Mental health commitments on state agenda
Gun-control measures won’t be the only response to the recent deadly shootings in Colorado and elsewhere in the nation, state lawmakers promise.
But exactly what the 69th Colorado General Assembly does after it convenes on Jan. 9 when it comes to limiting what firearms people can purchase is unknown, legislative leaders working on those measures say.
Some of that could depend on what gun-control bills are introduced into the next session of Congress, which will convene nearly a week earlier than the state.
Lawmakers there, including Colorado Democratic Rep. Ed Perlmutter, are considering introducing measures outlawing assault weapons and high-volume magazines.
As a result, Democrats who control the Colorado House and Senate aren’t quite sure yet what actual gun-control bills they will introduce into the Legislature, though some lawmakers are considering sponsoring such measures regardless of what Congress does.
Party leaders are certain, however, that not all of the bills introduced into the Legislature will focus strictly on gun control, said state Rep. Beth McCann, D-Denver.
As the incoming chairwoman of the newly named House Health, Insurance & Environment Committee, McCann said she plans to introduce a bill centering on keeping guns out of the hands of people who shouldn’t have access to them, specifically those with mental health issues.
“We haven’t really decided on specifics because we’re looking at a broad range of options, but I’m focused on trying to figure out how keep guns out of the hands of people who shouldn’t have them,” McCann said. “My particular bill doesn’t address gun ownership. It addresses involuntary (mental health) commitments.”
Her bill would align three statutes into a single civil commitment law, one designed to protect the civil liberties of people experiencing mental crises or substance abuse emergencies, but clarifying the process and options available to mental health and substance abuse service providers.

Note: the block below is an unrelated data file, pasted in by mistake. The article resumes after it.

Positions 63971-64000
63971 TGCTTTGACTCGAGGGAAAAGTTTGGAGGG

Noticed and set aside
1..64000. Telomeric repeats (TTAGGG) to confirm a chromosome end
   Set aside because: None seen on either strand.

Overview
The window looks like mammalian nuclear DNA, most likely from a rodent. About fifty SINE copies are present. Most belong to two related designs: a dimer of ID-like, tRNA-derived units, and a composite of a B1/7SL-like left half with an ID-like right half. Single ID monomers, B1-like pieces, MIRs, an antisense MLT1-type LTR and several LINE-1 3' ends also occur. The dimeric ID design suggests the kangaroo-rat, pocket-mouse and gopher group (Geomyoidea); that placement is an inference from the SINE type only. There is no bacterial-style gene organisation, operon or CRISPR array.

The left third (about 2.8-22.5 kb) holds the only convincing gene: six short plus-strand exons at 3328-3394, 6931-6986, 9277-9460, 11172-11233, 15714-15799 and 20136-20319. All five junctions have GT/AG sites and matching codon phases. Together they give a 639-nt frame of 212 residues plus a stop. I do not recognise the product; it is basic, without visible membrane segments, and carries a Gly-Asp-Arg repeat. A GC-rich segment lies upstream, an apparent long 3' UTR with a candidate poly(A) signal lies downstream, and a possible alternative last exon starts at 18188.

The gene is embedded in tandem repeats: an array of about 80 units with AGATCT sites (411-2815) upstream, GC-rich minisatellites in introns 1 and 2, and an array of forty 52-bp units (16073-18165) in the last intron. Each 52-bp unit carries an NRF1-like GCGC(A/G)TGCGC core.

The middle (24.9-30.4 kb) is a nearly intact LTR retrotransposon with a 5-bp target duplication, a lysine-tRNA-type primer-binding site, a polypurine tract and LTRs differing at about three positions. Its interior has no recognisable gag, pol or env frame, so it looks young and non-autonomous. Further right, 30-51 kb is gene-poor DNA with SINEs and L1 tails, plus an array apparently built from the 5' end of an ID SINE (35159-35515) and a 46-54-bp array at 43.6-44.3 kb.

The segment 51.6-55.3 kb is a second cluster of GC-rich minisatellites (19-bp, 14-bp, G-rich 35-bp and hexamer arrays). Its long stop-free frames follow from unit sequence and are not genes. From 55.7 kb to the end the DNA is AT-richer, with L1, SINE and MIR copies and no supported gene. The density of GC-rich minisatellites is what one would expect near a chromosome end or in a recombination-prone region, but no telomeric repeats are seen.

It’s one of the ideas proposed by Gov. John Hickenlooper last week, when he presented a plan to increase funding to mental health programs by $18.5 million.
“We’re looking at all kinds of things, including whether there should be limitations on access to guns, types of guns, magazine sizes,” McCann said. “But we’re also trying to look at everything at this point and trying to determine what’s really the most effective way to protect public safety. Colorado’s been at the forefront of this issue because we’ve had more than our share of these shootings, so we have an opportunity to be a leader in the nation in this area.”
Right now, Colorado is the only state in the nation with three separate involuntary commitment statutes, which have created confusion among law enforcement, psychiatrists and medical doctors on which one should be used.
The measure is to provide clarity to that process while preserving a patient’s individual rights.
Meanwhile, Rep. Rhonda Fields, D-Aurora, is to carry a bill that would require real-time updates to criminal history background checks of people deemed by the courts to be mentally incompetent to stand trial, or are found not guilty of a crime by reason of insanity. Either would bar them from qualifying for a license to own a firearm.
Currently, the Colorado Justice Branch sends that information to the Colorado Bureau of Investigation via CD-Rom, and then only twice a year, said Reggie Bicha, executive director of the Colorado Department of Human Services.
Democrats aren’t the only legislators considering introducing related bills.
Sen. Steve King plans to introduce a bill that would allow any school that wants one, and can pay for it, to have at least one armed school resource officer roaming the hallways when school is in session.
The Grand Junction Republican said he’s still working out the details, but the measure would have the state pay one-third the cost of any one resource officer, but only if the local community and school district come up with the rest.
For the past several years, King has worked to beef up security in the state’s schools, including getting a new law on the books last year requiring schools to have more direct contact with local law enforcement to be better prepared during responses to emergencies.
“The reason (we’re) talking now is because of the fact that we’ve entered a time in society where we pretty consistently have these type of tragedies,” King said.
“Until we find the solution that nine times out of 10 will render the problem solved, we’re going to continue to deal with this.”